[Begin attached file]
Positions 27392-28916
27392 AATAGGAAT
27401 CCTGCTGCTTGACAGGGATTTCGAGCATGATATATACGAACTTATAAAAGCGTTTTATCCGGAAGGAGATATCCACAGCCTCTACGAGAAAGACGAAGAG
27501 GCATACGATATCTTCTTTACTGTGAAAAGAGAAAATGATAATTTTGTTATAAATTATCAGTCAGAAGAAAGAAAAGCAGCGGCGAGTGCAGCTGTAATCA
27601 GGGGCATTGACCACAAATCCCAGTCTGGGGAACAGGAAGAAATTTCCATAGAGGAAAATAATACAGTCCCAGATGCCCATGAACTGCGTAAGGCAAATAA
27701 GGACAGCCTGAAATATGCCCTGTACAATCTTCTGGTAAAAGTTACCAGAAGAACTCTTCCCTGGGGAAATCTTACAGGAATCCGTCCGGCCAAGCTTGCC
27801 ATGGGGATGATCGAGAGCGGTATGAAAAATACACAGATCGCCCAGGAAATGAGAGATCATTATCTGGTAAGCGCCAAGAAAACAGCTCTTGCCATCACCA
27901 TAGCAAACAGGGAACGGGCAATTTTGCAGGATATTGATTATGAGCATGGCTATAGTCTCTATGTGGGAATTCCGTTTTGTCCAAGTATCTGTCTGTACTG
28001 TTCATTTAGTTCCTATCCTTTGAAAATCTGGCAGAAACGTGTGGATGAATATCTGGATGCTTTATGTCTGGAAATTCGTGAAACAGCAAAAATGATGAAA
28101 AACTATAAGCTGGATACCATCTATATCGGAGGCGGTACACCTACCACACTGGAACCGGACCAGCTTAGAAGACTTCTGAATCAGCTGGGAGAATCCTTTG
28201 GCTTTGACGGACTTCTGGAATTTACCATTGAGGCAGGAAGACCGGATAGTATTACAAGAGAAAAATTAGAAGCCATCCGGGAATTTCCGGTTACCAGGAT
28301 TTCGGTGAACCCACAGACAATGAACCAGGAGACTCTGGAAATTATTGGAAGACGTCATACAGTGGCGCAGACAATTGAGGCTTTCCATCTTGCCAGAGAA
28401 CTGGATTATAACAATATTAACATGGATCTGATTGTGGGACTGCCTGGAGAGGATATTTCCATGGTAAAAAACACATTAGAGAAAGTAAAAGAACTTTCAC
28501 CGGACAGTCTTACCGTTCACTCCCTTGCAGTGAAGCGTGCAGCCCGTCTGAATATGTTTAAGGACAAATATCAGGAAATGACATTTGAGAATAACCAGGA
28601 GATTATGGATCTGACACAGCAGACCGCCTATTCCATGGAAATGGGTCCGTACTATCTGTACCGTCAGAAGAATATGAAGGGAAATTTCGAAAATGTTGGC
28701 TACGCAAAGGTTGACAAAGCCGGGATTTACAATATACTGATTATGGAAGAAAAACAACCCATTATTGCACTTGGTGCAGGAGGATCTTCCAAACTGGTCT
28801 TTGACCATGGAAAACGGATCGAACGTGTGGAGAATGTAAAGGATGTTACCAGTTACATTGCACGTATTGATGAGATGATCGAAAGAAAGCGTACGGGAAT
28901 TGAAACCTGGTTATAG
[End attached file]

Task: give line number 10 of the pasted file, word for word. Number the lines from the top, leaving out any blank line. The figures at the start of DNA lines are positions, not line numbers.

28101 AACTATAAGCTGGATACCATCTATATCGGAGGCGGTACACCTACCACACTGGAACCGGACCAGCTTAGAAGACTTCTGAATCAGCTGGGAGAATCCTTTG